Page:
THE THIN BLUE LINE (1988)
PHILOSOPHICAL ISSUES: crime, capital punishment, determinism
CHARACTERS: Randall Adams (Man in prison accused of murdering a police officer), David Harris (Man who murdered police officer and then testifies that Adams had done it, also prisoner on death row), Edith James (defense attorney for Randall Adams), various police officers, witnesses, and others.
OTHER FILMS BY DIRECTOR ERROL MORRIS: Gates of Heaven (1978), Vernon, Florida (1981), A Brief History of Time (1992), Fast, Cheap & Out of Control (1997), Mr. Death: The Rise and Fall of Fred A. Leuchter Jr. (1999), The Fog of War (2003).
SYNOPSIS: This documentary, directed by Errol Morris, depicts the murder of a Dallas police officer and the arrest, trial, and imprisonment of Randall Adams for this crime. The film alternates between interviews and re-enactments of the murder. The interviews are with Randall Adams, David Harris, Dallas police officers, Adams' defense team, witnesses of the murder, and others. As the film unfolds, it presents the audience with the testimonies and the evidence that put Randall Adams behind bars. However, doubt concerning Adams' guilt grows as the film progresses until it builds to a chilling conclusion. This film, released in 1988 was instrumental in getting Randall Adams released from prison in 1989, after he had served 12 years of a life sentence. This film made Errol Morris a famous name in the documentary genre and the film won many awards. Websites of relevance: www.errolmorris.com and recent information on Randall Dale Adams: www.journeyofhope.org/pages/randall_dale_adams.htm Also Randall Adams' book: Adams vs. Texas, 1991.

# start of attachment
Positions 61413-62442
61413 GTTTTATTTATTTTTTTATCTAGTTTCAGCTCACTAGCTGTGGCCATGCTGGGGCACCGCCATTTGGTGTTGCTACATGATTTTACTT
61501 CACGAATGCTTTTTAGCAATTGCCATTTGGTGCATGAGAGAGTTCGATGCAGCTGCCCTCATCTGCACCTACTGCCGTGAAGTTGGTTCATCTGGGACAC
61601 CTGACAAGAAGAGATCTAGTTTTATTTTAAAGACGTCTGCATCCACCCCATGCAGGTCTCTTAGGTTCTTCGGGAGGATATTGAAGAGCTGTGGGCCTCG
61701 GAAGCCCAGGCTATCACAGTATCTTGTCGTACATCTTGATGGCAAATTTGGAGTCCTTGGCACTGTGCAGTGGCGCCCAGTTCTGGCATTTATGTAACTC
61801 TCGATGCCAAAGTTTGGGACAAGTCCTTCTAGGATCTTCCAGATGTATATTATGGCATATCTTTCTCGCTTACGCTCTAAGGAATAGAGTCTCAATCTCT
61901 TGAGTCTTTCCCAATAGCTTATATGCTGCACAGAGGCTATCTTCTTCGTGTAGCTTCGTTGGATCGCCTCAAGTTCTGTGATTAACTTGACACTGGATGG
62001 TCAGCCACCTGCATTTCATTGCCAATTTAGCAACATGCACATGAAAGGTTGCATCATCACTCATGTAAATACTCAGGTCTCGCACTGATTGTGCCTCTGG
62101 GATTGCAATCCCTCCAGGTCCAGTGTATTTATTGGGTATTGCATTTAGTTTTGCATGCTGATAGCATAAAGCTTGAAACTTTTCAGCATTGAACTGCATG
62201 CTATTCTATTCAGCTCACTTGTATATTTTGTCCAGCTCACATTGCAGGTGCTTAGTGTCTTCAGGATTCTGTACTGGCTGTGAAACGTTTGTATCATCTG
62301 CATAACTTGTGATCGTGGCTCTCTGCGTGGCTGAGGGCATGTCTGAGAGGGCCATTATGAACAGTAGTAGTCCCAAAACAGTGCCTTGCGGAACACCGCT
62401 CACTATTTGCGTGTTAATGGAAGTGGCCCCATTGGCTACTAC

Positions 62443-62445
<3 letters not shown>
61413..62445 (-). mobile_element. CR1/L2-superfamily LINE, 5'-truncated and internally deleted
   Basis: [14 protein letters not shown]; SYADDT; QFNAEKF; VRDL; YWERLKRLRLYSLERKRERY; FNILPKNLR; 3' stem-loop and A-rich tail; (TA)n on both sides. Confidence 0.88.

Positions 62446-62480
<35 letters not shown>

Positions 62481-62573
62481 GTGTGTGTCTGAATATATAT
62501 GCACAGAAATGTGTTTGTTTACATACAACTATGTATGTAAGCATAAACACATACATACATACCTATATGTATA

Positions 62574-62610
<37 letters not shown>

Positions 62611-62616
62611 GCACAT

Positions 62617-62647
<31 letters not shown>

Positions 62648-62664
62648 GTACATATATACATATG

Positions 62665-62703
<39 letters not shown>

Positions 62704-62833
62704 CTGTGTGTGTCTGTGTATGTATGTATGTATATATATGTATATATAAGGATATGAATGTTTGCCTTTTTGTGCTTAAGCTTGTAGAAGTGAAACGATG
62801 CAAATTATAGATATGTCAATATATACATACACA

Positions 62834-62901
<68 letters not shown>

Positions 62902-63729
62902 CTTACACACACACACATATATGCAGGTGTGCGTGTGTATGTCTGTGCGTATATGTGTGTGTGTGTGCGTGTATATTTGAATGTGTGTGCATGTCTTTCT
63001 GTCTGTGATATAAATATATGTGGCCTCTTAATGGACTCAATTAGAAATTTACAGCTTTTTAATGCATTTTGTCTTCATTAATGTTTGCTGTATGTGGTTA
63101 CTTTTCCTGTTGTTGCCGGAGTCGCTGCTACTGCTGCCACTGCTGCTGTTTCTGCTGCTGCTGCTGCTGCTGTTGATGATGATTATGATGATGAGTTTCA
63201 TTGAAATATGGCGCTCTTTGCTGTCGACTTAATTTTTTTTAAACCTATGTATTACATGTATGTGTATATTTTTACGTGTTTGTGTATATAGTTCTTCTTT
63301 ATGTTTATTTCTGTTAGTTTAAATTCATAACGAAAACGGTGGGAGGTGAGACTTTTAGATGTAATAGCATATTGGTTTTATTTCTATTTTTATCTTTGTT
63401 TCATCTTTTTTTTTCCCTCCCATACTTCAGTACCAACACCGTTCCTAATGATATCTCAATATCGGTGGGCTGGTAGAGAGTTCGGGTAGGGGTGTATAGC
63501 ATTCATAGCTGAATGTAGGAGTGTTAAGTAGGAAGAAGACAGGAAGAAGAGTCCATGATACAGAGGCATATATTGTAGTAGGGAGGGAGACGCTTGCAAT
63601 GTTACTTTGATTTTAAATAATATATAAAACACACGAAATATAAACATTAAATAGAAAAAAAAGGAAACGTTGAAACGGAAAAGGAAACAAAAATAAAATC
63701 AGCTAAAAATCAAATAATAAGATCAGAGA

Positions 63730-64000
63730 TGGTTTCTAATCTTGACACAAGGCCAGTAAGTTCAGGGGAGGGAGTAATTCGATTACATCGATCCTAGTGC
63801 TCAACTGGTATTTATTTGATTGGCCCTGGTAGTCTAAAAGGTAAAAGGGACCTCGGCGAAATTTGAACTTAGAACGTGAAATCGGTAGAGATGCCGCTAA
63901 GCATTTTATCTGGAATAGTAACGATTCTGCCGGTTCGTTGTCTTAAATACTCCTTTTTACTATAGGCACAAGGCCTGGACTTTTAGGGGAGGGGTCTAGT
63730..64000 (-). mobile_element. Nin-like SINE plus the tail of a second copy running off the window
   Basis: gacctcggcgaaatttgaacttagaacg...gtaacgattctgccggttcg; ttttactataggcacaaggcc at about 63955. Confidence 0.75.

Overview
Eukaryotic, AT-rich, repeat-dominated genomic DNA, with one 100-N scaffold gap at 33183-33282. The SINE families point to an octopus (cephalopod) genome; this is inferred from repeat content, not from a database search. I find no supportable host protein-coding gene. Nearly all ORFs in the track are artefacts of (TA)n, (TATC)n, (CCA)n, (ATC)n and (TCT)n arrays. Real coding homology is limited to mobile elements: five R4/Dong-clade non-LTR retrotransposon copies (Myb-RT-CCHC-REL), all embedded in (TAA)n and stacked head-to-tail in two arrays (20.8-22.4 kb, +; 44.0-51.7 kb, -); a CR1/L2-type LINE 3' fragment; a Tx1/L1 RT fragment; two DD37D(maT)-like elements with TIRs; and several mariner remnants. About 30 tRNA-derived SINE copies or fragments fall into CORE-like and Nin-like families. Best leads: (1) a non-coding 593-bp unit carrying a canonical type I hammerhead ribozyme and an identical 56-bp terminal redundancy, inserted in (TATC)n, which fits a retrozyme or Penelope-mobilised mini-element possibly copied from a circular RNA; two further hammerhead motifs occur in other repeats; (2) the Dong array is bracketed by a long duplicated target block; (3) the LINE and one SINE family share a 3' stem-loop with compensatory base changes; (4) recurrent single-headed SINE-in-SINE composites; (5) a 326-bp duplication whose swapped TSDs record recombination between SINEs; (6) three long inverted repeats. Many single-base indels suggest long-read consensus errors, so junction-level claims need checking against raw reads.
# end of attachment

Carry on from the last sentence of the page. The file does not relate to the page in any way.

1. The term “thin blue line” refers to the idea that police officers (in their blue uniforms) are the only barrier between brutal anarchy and a civilized society. Why did Errol Morris choose "The Thin Blue Line" as the title of his film?
2. In the opening credits of the film, the title appears and the word "Blue" turns red. What’s the significance of this?
3. Dr. Grigson's (aka Dr. Death) did some tests on Randall Adams to see if he would kill again, these tests included copying a drawing and interpreting common sayings. Can these "psychological" tests really tell us much about a person's future actions? Can anything accurately predict a person's future?
4. It is clear that director Errol Morris's documentary style is very different from the approaches of other filmmakers like Michael Moore. Many think that Moore tries to play too much on audiences' emotions. Did Morris do this in the film?